We received an Amazon Web Services (AWS) Grant for our research on how to use machine learning to aid design space exploration of the high level synthesis (HLS) tools. Compiling a design to an FPGA is extremely time consuming (it can take days of compute time for compilation). Moreover, our research requires tens of thousands of these synthesis runs for the purpose of training better machine learning strategies. Collecting this amount of data could take several years even on a high-end workstation. For this reason, it was almost impossible to collect enough data for our research on the computer equipment in our lab. Now, with this grant ($15,300 of AWS credits), we are able to collect this data by running the process on AWS in parallel. The AWS parallel computing power will significantly speedup this process. Thanks to the AWS academic program, we now have the opportunity to further understand the nature of the hardware design spaces and build better machine learning strategies to aid application designers in the future. For those looking for more details, our initial research efforts in this space has been accepted at DATE 2016 in the article “Adaptive Threshold Non-Pareto Elimination: Re-thinking Machine Learning for System Level Design Space Exploration on FPGAs”.
This winter quarter, we welcome a “new” PhD student to our group. But Antonella is fair from a stranger; she has been working with the Engineers for Exploration program for several years now as an undergraduate. Antonella’s work has mostly focused on underwater monitoring. She worked on a variety of different remote sensing projects. Her most recent efforts on focused on saving the vaquita — the most endangered marine mammal in the world. As part of this work, she was named a National Geographic Young Explorer. Her recent post on National Geographic Ocean Views blog provides more details on her efforts. The picture to shows her testing an early version of the SphereCam which is being used to capture photographs of the vaquita. In addition to her National Geographic Award, she received a National Science Foundation Graduate Fellow Honorable Mention in 2015, and was the second UCSD CSE student to be UCSD Sloan Scholar (the first is Kastner Research Group member Jeremy Blackstone). Welcome to the ranks of the graduate students Antonella!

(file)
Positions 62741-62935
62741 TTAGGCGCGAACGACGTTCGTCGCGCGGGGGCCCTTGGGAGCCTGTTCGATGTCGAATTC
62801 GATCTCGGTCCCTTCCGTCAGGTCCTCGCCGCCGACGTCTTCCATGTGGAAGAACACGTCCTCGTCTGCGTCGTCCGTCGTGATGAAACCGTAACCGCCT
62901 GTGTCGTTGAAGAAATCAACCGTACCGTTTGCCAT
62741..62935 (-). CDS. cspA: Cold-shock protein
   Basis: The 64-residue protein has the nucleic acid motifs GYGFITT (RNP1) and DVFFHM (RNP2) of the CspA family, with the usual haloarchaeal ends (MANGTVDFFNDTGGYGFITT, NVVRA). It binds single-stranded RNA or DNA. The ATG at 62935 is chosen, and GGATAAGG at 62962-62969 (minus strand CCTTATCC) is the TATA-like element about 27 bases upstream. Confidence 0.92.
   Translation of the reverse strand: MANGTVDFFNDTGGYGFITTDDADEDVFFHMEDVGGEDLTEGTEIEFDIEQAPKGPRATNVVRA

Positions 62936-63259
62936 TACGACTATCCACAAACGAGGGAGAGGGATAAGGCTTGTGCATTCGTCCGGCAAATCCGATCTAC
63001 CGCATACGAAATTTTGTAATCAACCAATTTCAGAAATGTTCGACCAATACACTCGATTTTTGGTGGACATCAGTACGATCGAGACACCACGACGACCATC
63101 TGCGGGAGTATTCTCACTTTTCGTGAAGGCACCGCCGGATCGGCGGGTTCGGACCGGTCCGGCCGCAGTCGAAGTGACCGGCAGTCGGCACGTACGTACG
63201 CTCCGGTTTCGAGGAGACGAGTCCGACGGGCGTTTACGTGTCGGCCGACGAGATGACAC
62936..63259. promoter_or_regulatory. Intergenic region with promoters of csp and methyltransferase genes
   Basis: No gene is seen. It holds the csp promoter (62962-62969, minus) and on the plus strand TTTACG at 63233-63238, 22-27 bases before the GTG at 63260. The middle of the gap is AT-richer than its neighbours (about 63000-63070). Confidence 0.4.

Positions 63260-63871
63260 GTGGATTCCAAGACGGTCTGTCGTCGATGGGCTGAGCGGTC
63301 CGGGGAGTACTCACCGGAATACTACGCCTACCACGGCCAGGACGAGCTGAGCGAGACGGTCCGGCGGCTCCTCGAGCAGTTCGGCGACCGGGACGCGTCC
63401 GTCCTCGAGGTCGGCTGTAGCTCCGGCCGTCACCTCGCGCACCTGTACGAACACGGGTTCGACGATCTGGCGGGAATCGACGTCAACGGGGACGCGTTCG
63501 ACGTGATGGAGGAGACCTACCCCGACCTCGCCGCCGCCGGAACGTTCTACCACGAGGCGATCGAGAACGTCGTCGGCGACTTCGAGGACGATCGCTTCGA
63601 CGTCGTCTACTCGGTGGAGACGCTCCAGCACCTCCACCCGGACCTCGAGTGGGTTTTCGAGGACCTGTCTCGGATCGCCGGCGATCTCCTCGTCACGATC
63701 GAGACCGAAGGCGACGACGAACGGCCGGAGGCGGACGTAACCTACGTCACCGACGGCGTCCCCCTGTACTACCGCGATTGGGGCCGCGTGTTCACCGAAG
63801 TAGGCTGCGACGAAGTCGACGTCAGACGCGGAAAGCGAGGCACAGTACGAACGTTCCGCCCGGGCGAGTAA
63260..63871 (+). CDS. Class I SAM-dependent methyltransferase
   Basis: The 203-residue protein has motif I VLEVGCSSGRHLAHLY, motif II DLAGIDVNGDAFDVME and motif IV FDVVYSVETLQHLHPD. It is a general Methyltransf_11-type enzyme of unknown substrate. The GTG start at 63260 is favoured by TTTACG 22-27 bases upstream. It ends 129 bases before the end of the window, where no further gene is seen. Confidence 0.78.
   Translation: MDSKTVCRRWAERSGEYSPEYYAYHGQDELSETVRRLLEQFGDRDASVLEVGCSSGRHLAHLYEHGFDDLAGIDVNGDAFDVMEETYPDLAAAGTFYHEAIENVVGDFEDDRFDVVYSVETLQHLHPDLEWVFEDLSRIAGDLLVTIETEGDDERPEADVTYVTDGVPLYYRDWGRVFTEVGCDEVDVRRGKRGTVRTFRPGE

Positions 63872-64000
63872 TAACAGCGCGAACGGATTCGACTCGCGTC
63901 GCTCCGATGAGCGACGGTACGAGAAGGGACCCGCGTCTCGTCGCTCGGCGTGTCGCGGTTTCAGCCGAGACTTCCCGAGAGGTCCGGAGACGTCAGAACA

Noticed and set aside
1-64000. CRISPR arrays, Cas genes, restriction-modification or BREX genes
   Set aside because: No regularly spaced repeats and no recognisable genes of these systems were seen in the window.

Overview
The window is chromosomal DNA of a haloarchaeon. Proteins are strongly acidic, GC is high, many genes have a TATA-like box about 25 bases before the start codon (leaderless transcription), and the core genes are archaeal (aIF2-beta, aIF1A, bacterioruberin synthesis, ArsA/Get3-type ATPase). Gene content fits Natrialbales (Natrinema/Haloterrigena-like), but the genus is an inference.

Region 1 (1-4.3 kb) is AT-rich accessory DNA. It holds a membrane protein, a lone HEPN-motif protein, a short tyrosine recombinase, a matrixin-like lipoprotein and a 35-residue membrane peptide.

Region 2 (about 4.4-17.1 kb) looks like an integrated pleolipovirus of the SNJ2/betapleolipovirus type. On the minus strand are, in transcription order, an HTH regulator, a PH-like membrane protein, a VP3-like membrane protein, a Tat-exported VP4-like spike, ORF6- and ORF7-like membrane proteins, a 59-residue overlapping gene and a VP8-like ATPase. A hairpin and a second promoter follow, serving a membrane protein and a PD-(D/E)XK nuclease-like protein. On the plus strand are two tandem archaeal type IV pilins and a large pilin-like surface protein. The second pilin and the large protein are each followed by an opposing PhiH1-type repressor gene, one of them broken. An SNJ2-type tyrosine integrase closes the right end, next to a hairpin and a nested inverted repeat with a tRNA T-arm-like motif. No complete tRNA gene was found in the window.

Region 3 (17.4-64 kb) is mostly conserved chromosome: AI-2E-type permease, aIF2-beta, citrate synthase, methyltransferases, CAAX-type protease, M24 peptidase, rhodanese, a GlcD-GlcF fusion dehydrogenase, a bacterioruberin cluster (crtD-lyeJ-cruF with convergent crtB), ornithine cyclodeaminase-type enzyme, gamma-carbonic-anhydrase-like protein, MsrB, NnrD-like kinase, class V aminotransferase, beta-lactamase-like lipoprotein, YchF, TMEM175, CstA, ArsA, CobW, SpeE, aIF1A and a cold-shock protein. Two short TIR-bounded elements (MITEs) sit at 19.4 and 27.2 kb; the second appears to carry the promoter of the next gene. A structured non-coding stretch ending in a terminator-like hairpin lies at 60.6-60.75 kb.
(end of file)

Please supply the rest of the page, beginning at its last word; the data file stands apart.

Our friends and collaborators at USC created a short video on the recent field season at the Maya site El Zotz in Guatemala. We spent about a week there developing 3D models of the various artifacts and excavations. See if you can find the Kastner Research Group members in the video.
Our paper “Resolve: Generation of High-Performance Sorting Architectures from High-Level Synthesis” was accepted as a full paper at the International Symposium on Field-Programmable Gate Arrays (ISFPGA) to be held in Monterey, CA in February 2016. Our Resolve framework allows designers to quickly create generate architectures to meet the requirements of the performance at hand. In particular, Resolve provides ten highly optimized basic sorting architectures; it easily composes basic architectures to generate hybrid sorting architectures; and it enables non-hardware experts to quickly design efficient hardware designs, and easily develop customized heterogeneous FPGA/CPU systems.
This was the “final” paper from Dr. Janarbek Matai’s PhD work. He provided this inspirational quote and sage piece of advice to the other members of the Kastner Research Group: “In case if you are … wondering how it feels like writing a paper after graduation, I will tell you. The function of pain is not logarithmic anymore, it is exponential. … Publish before your graduation.” Wise words indeed. Congrats to Janarbek for not having to feel the logarithmic or exponential pain anymore. And to the other authors (Dustin Richmond, Dajung Lee, Zac Blair, Qiongzhi Wu, Amin Abazari, and Ryan Kastner) most of which have a lot of pain to look forward to in the future.